How To Watch The Fourth GOP Debate If You Don’t Have Cable, Because The Latest Round Might Be The Greatest Yet
It's time for yet another GOP debate Nov. 10, and this one's sure to be just as entertaining (if not more) than the last three. With each passing debate, the Republican candidates get increasingly confident and argumentative — and then there's always Donald Trump to keep things interesting. Trump is still leading the polls, but candidates that make an impression in the debates continue to surge in the polls afterwards. If you have FOMO when it comes to presidential debates, but don't have a TV subscription, you'll have to find a way to watch the fourth GOP debate without cable.
Good news: Like CNN, Fox Business will be streaming the debate online for free. You don't need to have a cable login — you can just log on to Fox Business' website and stream the debate live on Tuesday night. Additionally, Fox Business announced Thursday that it would be streaming the debate through providers that don't generally feature the channel, including DirecTV and Mediacom.
Although live-streaming Fox Business' debate from its website is probably the easiest way to watch it, you could also ask friends and family with cable to use their provider login. A slyer approach than directly asking for their password is to suggest that you watch the debate together, and when they agree, say: "Great, let's watch it at your place!" This way, you get to spend time with your friend and stay up-to-date on the 2016 election.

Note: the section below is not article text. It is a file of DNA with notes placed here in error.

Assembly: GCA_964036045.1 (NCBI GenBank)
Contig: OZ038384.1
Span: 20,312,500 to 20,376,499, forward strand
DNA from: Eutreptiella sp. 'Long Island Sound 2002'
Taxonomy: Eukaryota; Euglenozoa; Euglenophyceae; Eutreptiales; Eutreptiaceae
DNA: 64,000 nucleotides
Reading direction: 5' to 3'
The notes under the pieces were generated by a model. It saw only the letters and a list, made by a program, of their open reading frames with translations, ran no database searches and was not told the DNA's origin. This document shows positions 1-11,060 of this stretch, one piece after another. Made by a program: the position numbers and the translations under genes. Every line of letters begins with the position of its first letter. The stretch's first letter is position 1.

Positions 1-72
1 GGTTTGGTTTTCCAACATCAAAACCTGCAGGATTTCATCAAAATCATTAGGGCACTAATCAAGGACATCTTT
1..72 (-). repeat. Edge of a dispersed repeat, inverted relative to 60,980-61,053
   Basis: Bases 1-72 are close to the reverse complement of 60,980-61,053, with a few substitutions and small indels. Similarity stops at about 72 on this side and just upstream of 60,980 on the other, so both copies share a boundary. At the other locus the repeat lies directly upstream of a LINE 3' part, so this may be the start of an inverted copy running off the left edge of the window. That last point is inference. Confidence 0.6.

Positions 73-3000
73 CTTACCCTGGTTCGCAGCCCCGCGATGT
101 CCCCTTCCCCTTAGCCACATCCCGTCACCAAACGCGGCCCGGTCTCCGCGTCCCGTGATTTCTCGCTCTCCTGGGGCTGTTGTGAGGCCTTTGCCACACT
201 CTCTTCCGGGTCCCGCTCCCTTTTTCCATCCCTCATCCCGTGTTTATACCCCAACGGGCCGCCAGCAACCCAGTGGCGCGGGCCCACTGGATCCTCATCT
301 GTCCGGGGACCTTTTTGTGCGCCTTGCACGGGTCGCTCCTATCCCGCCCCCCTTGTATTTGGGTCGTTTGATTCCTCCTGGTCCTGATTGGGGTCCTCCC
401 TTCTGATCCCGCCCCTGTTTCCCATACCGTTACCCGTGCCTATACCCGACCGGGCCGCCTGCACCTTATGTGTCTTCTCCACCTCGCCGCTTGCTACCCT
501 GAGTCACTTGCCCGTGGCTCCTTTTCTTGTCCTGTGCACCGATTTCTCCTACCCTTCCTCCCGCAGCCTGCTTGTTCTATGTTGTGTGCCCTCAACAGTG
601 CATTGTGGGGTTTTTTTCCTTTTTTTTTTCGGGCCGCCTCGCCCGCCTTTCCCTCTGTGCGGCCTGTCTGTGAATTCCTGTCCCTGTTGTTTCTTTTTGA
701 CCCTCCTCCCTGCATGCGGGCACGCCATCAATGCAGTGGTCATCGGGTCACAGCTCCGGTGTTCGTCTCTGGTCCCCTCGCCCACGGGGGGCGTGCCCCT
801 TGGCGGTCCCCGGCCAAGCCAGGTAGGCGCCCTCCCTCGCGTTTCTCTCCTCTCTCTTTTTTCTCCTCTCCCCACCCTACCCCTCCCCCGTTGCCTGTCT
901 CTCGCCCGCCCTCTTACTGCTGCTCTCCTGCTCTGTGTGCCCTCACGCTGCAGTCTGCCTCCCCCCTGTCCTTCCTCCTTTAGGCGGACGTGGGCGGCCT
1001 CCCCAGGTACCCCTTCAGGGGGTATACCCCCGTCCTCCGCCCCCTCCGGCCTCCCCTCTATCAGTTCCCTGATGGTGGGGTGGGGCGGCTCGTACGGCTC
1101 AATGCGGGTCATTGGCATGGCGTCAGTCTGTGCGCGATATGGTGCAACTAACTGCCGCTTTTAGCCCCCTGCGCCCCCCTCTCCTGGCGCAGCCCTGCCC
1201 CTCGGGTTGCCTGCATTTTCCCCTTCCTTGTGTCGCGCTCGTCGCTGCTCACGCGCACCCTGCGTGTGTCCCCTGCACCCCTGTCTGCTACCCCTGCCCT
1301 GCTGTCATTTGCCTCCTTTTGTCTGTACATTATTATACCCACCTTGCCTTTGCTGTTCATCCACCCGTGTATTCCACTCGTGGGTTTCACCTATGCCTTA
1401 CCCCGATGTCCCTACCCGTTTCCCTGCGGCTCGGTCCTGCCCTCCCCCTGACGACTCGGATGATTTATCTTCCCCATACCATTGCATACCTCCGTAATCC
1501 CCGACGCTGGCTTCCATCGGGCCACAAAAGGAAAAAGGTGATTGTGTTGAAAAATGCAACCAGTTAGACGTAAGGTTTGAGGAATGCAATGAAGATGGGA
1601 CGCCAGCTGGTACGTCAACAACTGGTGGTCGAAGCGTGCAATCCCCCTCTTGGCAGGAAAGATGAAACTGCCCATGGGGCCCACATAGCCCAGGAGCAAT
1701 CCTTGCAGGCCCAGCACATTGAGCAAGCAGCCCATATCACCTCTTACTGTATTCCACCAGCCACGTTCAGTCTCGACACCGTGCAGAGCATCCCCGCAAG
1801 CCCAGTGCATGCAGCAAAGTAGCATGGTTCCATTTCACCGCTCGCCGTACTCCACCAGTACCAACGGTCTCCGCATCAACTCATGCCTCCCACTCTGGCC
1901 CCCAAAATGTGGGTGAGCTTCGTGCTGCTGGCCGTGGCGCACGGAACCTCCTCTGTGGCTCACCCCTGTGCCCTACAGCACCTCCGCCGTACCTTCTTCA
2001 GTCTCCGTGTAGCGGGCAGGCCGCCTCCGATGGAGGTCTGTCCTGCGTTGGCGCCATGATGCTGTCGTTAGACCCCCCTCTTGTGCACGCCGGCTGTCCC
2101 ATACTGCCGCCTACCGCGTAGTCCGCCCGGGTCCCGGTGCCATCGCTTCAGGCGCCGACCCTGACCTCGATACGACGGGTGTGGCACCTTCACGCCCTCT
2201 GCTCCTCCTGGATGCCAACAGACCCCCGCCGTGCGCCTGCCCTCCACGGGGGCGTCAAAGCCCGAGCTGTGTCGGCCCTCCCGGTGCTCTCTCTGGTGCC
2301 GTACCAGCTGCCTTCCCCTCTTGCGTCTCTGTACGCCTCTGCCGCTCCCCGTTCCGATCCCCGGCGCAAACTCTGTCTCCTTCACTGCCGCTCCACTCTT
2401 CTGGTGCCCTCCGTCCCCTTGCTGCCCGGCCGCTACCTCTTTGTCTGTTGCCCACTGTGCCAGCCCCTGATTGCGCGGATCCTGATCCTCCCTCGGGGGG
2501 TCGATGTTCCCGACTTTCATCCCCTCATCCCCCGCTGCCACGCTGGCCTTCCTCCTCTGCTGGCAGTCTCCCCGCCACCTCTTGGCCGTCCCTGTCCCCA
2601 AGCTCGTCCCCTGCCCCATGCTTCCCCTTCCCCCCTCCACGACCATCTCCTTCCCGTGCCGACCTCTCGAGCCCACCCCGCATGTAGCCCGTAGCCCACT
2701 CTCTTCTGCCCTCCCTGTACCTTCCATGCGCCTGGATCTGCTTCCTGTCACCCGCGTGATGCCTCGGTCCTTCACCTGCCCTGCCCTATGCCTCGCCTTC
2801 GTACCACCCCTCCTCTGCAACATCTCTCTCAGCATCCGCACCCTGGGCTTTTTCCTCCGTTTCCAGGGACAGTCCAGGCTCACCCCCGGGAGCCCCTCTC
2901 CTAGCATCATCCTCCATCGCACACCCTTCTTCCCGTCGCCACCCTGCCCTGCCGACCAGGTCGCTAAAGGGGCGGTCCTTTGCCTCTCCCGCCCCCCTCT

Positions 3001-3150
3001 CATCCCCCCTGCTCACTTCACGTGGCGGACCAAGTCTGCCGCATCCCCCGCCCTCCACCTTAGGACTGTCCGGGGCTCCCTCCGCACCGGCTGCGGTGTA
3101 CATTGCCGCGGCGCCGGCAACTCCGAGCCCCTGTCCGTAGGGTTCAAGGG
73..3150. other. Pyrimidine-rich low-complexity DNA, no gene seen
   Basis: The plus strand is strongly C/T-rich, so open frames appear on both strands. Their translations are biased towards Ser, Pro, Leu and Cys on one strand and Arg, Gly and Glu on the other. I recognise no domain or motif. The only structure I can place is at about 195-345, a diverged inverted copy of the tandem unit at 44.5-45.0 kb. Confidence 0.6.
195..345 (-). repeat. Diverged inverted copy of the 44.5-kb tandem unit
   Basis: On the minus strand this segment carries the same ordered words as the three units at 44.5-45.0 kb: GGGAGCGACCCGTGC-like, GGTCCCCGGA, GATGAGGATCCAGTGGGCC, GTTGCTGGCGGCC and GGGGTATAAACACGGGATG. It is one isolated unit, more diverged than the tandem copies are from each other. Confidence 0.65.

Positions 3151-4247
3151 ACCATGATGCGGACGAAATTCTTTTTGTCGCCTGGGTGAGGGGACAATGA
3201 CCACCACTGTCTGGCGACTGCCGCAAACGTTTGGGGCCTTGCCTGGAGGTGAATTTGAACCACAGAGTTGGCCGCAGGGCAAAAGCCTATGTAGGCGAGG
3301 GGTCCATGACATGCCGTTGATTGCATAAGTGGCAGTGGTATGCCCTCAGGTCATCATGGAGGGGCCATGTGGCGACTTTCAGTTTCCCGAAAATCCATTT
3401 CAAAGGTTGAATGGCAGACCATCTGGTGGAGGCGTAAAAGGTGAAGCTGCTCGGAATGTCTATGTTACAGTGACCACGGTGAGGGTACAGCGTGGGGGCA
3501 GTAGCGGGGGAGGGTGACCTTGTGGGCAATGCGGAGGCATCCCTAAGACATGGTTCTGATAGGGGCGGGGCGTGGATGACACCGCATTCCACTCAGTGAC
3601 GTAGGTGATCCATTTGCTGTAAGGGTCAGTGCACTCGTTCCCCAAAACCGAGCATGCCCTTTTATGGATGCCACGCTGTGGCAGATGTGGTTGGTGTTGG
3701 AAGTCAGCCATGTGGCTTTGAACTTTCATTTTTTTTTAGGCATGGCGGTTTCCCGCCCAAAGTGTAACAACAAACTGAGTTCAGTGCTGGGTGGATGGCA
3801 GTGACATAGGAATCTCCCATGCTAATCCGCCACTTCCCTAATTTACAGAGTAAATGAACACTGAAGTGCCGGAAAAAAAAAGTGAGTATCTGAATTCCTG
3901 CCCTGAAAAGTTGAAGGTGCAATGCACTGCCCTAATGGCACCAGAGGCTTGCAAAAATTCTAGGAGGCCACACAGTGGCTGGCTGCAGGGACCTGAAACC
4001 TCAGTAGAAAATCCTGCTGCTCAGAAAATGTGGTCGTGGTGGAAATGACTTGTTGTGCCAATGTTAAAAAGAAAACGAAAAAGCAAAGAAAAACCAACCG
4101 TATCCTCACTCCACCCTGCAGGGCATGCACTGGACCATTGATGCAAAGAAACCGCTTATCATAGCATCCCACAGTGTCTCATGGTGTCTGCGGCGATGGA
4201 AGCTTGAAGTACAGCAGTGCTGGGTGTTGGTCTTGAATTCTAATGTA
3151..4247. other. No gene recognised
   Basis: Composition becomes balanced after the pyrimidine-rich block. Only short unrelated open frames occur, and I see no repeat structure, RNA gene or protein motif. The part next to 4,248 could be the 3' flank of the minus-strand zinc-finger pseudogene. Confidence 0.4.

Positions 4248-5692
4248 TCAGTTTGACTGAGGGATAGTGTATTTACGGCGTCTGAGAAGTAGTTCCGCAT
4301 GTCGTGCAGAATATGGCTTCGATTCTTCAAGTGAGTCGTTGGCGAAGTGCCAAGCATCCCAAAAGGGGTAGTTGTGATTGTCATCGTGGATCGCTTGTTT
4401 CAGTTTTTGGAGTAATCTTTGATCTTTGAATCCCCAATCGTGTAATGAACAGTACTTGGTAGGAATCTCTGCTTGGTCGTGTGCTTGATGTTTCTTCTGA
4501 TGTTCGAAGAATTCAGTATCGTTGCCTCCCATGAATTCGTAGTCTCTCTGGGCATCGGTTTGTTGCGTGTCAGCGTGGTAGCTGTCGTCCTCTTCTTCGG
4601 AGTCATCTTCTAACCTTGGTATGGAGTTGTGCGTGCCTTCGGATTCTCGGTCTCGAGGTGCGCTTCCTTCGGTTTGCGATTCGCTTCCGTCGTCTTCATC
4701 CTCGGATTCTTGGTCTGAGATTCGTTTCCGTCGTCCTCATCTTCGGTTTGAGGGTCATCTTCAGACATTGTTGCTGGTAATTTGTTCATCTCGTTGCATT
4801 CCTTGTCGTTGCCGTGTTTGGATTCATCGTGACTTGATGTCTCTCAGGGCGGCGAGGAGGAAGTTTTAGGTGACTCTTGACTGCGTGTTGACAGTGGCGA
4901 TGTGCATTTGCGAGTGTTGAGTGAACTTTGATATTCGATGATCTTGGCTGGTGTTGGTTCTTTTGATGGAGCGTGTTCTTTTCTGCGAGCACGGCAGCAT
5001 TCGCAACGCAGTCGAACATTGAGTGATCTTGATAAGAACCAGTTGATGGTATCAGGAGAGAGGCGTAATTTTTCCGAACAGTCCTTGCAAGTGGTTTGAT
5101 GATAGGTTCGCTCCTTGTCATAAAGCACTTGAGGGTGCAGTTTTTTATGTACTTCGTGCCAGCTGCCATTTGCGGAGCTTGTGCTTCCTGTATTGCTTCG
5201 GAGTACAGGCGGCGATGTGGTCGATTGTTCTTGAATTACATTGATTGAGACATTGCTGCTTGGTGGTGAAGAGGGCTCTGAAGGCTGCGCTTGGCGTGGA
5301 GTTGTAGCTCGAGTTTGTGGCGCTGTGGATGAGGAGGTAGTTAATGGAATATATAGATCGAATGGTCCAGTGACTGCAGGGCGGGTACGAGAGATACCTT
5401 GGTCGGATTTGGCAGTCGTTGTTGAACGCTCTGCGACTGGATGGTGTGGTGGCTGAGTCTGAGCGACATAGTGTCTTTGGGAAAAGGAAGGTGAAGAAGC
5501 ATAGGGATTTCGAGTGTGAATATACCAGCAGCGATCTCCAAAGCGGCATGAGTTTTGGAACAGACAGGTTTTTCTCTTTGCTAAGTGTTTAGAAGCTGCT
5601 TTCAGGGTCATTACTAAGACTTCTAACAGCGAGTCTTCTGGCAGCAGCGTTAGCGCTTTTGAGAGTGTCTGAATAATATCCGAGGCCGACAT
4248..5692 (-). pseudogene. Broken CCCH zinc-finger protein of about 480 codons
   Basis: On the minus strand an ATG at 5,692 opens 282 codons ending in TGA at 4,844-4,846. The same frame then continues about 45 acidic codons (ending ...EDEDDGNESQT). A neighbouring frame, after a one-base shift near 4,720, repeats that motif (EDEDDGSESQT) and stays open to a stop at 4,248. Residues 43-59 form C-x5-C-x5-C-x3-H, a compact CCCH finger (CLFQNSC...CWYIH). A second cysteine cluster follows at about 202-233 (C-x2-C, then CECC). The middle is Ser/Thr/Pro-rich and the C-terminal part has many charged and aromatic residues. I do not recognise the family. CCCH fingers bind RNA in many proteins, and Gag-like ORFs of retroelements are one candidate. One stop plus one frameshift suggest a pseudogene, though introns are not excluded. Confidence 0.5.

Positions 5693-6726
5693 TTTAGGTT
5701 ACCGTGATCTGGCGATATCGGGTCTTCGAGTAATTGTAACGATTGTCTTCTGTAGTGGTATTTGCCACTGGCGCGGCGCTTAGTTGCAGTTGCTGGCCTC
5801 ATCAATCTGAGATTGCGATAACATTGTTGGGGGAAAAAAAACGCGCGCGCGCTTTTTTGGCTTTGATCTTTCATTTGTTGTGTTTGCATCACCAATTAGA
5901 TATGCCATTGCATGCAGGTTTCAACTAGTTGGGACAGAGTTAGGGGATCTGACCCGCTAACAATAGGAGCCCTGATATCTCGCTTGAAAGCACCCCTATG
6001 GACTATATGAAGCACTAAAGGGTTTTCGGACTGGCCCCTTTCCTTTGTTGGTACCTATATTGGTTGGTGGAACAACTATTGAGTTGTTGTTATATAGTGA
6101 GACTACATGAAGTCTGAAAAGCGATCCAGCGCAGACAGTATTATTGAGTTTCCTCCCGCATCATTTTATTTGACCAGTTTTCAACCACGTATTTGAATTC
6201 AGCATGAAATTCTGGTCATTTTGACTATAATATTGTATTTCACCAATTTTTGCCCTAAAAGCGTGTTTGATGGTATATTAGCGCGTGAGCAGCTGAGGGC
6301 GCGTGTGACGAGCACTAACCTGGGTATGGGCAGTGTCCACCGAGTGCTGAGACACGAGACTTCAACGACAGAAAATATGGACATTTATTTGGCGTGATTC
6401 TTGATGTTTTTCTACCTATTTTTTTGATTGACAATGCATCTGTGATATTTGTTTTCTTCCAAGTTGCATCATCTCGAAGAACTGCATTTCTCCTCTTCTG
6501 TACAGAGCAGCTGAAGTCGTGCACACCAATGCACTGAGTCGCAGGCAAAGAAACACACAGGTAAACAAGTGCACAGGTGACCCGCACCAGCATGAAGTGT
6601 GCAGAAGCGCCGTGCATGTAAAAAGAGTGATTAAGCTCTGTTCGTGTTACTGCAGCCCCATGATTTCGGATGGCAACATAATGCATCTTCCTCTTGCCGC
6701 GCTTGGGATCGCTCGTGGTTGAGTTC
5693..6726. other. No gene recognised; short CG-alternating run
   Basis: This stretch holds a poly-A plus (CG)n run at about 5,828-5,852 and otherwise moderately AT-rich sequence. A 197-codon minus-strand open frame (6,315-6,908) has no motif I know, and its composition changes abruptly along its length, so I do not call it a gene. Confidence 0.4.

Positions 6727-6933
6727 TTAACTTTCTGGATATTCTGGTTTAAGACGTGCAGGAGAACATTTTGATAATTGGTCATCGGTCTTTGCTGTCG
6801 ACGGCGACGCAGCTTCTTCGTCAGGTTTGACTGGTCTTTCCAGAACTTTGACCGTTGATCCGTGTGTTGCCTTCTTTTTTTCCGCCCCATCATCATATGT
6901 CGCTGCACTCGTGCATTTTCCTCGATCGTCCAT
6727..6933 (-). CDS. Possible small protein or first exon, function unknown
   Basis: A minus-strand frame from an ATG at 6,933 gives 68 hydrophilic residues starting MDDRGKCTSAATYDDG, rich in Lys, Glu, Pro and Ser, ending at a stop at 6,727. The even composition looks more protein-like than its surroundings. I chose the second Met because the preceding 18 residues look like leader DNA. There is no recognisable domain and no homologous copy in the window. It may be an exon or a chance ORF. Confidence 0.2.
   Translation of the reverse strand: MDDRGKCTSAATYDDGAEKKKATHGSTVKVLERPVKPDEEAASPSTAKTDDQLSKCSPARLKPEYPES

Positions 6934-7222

If everyone you know is in the same cable-less boat as you, the next option is to head to a local bar or restaurant showing the debate. This scenario has the added bonus of readily-available alcohol, so you can play a GOP debate drinking game to make the political experience a little more fun. You may even be surrounded by others watching the presidential forum who will cheer and boo the candidates along with you.
In the same vein, if you're still in college, there's likely a school or club viewing party happening somewhere that you could join. The plus side to this is there's probably free food to munch on during the debate, as most college activities involve at least free soda and chips.
Lastly, if none of those work out or strike your fancy, you can simply follow the debate on Twitter and through the live transcripts many publications publish (notably The Washington Post 's). You won't get to witness every forced smile and shocked facial expression, but you'll catch the most important moments and can track the topics you really care about.
Regardless of how you watch or follow the debate Tuesday night, just make sure you do — it will definitely be a captivating few hours.